Both the God of the Old Testament and Jesus are called “Lord.” This is also not proof that Jesus is God.  Firstly, the “one God” statements make a clear distinction between the “one God” (the Father) and the “one Lord, Jesus Christ.”  Secondly, the Greek word translated “lord” has a wide range of meanings.  It can simply be a respectful form of address to somebody in a more senior position but gods were also addressed as “lord.”

Every knee should bow” before Christ Jesus because that is “the will of the invisible Father;” not because Jesus is the Almighty.  That Jesus is worshiped because it is the Father’s will implies that the Son is subordinate to the Father.  Irenaeus explicitly refers to the Father as “the Head of Christ.”

These concepts will now be discussed in more detail.

Almighty

Irenaeus identified the Father as the “Almighty,” in contrast to Jesus Christ.  That implies that the Son is not the Almighty.  It is also not possible for two Almighty beings to exist, for then one would limit the might of the other.

Ignatius of Antioch described the Son as our God, immortal and being life.

This is the fourth article in the series on the historical development of the Trinity doctrine.  These first articles discuss the views of the church fathers in the first three centuries to determine whether they were Trinitarians; whether they thought of God as One Being but three Persons.  The previous articles were An Introduction, which defined the Trinity doctrine, followed by analyses of the teachings of Polycarp and Justin Martyr.  The current article reflects on the thoughts of Ignatius of Antioch (died 98/117).

Triadic Passages

Ignatius wrote

“In Christ Jesus our Lord, by whom and with whom be glory and power to the Father with the Holy Spirit for ever” (n. 7; PG 5.988).

Trinitarians quote this and other triadic passages because it mentions the triad of three Persons together.  However, as stated in the discussion of Polycarp’s Christology, mentioning them together does not mean that they are one Being or that they are equal.  It only means that they are related.  In Ephesians 4:5, Paul mentions “one Lord, one faith, one baptism, one God.”  That means that these four form a logical group; not that they are equal or the same.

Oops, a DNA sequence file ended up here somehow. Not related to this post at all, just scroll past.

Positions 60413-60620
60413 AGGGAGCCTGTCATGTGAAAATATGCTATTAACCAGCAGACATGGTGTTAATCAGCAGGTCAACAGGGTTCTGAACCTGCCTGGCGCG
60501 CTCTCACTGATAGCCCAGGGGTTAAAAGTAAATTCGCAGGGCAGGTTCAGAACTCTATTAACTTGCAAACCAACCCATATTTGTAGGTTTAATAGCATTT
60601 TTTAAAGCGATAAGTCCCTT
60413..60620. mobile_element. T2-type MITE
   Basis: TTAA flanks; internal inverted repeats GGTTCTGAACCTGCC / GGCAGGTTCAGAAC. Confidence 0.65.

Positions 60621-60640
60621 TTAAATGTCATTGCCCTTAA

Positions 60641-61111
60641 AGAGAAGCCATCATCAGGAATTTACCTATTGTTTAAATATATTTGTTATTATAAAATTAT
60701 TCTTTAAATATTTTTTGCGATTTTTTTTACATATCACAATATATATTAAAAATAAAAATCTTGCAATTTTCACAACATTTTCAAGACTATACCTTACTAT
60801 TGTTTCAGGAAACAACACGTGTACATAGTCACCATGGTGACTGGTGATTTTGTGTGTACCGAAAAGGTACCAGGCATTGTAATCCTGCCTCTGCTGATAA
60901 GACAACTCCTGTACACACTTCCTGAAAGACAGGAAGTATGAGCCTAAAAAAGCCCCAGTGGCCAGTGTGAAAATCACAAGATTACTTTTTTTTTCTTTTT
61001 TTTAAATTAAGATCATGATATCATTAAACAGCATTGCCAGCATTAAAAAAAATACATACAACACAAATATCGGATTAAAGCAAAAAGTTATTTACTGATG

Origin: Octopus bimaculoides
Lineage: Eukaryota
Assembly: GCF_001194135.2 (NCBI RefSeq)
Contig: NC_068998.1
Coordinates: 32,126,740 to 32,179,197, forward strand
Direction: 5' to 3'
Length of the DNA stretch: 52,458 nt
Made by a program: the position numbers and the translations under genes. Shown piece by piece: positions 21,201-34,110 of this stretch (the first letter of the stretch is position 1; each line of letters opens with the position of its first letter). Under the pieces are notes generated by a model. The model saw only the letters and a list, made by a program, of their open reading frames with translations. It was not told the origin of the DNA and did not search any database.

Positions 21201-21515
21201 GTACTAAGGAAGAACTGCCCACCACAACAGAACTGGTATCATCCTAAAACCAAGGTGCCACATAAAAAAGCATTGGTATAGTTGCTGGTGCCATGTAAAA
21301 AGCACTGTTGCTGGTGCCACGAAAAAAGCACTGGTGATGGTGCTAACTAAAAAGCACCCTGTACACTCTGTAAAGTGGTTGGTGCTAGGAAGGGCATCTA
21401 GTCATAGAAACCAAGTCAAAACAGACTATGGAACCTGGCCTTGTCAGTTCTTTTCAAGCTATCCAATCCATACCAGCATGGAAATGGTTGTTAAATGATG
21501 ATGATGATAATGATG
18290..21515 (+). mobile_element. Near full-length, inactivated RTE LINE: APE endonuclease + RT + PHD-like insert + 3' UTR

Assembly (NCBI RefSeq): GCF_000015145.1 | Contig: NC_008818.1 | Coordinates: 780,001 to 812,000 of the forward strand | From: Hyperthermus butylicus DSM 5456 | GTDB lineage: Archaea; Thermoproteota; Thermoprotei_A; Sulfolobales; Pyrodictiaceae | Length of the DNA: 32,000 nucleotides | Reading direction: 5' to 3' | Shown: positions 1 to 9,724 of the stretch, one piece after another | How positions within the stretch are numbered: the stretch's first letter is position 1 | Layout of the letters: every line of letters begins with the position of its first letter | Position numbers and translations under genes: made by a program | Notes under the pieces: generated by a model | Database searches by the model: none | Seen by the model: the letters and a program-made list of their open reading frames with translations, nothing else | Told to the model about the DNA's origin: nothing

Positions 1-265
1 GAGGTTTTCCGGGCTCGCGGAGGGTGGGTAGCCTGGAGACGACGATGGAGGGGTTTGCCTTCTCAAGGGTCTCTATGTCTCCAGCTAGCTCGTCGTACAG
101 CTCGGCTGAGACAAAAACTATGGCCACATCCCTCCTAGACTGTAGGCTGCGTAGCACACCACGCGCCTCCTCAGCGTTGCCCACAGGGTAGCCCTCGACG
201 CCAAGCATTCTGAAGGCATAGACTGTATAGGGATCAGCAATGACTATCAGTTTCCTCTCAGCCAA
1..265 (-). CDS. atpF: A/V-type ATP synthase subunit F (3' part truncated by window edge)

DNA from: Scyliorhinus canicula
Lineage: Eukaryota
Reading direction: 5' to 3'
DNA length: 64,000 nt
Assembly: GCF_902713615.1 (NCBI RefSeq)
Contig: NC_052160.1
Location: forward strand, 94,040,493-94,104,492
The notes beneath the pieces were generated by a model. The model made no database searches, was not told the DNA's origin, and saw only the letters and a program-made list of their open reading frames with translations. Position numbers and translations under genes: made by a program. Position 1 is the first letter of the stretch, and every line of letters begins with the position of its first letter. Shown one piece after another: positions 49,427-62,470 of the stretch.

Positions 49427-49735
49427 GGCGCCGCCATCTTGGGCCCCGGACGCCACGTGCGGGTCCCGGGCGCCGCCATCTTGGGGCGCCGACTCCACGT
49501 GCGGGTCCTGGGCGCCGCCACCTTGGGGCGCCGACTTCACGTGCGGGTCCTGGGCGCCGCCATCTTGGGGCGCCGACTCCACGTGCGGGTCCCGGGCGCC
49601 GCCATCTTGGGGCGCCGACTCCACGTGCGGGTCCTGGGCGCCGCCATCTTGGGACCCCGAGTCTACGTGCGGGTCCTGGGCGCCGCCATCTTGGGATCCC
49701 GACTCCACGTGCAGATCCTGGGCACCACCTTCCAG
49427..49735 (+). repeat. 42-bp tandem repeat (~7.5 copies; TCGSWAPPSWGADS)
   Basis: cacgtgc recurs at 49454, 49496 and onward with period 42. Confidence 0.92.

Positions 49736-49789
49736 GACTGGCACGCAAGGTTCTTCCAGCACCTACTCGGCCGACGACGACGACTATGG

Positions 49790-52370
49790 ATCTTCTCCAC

One God

Ignatius contradicted the Trinity theory earlier in the same work when he identified the Father alone as God:

Thou art in error when thou callest the daemons of the nations gods. For there is but one God, who made heaven, and earth, and the sea, and all that are in them; and one Jesus Christ, the only-begotten Son of God, whose kingdom may I enjoy. (Martyrdom of Ignatius 2)

Ignatius here seems to interpret 1 Corinthians 8:4-6, which reads:

Even if there are so-called gods whether in heaven or on earth … yet for us there is but one God, the Father, from whom are all things and we exist for Him; and one Lord, Jesus Christ, by whom are all things, and we exist through Him.

These statements explicitly identify the one God as someone distinct from the one Lord Jesus Christ.  In other words, the Father is the one God.

The only true God

Ignatius further wrote (the words and phrases in bold are discussed below the quote):

There is only one true GodBut our Physician is the only true God, the unbegotten and unapproachable, the Lord of all, the Father and Begetter of the only-begotten Son
We have also as a Physician the Lord our God Jesus the Christ;
the only-begotten Son and Word, before time began,
but who afterward became also man, of Mary the virgin. For ‘the Word was made flesh.’
Being incorporeal, He was in the body;
Being impassible, He was in a passible body;
Being immortal, He was in a mortal body;
Being life, He became subject to corruption, that He might free our souls from death and corruption, and heal them, and might restore them to health, when they were diseased with ungodliness and wicked lusts.
(Alexander Roberts and James Donaldson, eds., The ante-Nicene Fathers, Grand Rapids: Eerdmans, 1975 rpt., Vol. 1, p. 52, Ephesians 7.)

Unbegotten and Unapproachable

The Father is “unbegotten” in contrast to Jesus, who is “begotten.” “Unbegotten” means to exist without cause.  See Long Lines Creed.

Unapproachable” is a quote from 1 Tim. 6:16, which says that the Father “alone possesses immortality and dwells in unapproachable light.” 

Afterward became also man

Not all Christians believe that Jesus existed before He became a human being.  See, for instance, Dr. Tuggy’s Case Against Preexistence.  But Ignatius did believe in Christ’s pre-existence.